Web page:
What about your candidacy is different from that of your competitors? How are you going to differentiate yourself once you get to an interview? Think about these questions, and formulate your responses into a solid qualifications summary to open your résumé.

2. It is imperative to fully develop the statements on your résumé.

Currently, you have lists of fragmented bullet points, none of them more than a few words long. Create a summary of each of your roles, present them in a paragraph format and remove statements that add little to no value to your candidacy. Statements like, “documented imaging” and “provided customer service” are too vague to help your case. Every sentence on your résumé should add value.

Expand on your statements — think of the challenges you faced, the actions you took and the results you achieved. Instead of simply stating that you provided customer service, say something like, “Delivered exceptional, brand-centric customer service and support to both internal and external customers, demonstrating strengths in meeting customers’ needs in a fast-paced and high-volume environment.”

If you only communicate the basics of your roles, you will be left in the shadows while your competitors — who may not be as qualified — shine, based on their ability to present the value of their functions.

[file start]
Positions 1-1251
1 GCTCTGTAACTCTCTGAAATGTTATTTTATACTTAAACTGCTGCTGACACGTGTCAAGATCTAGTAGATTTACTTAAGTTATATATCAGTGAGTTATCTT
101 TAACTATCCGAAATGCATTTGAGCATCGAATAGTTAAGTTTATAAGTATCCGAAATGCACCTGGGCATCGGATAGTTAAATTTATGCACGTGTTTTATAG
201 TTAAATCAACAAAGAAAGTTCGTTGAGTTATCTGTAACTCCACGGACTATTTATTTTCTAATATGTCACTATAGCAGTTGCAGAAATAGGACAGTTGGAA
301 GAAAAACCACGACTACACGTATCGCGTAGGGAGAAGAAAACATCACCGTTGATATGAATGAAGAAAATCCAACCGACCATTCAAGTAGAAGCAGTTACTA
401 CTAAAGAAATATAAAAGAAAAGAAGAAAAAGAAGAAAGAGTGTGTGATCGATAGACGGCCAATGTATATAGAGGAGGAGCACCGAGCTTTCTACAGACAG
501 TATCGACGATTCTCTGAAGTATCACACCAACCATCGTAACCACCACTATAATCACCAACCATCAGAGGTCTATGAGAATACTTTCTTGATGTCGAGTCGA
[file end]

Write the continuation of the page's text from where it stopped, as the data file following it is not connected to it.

3. You need to identify ways you contributed above and beyond your job descriptions.

Your résumé includes no information about how you delivered value beyond expectations. You may be granted interviews based on your clear ability to do the job, but I fear you are not being offered the job because others are better able to demonstrate that they can offer value beyond the basics.

Think about those challenge-action-result statements, and identify ways you really did do more than expected. Did you improve a process? Did you increase organizational efficiencies? Did you reduce claims-handling timelines? Did you bolster quality? You must convey how you can add value beyond expectations in order to shine in a competitive climate.

I believe that if you address the deficiencies on your résumé, you will hit the market with a stronger presentation of your candidacy and secure that all-important next career position.

— Samantha Nolan is a certified professional résumé writer and the owner of Ladybug Design, a full-service résumé-writing firm. Email résumé or job-search questions to To find out more about Nolan, visit

Written by Linda Garner-Bunch

February 8th, 2015 at 4:00 am

Posted in Dear Sam

Dear Sam: Handle employment application with care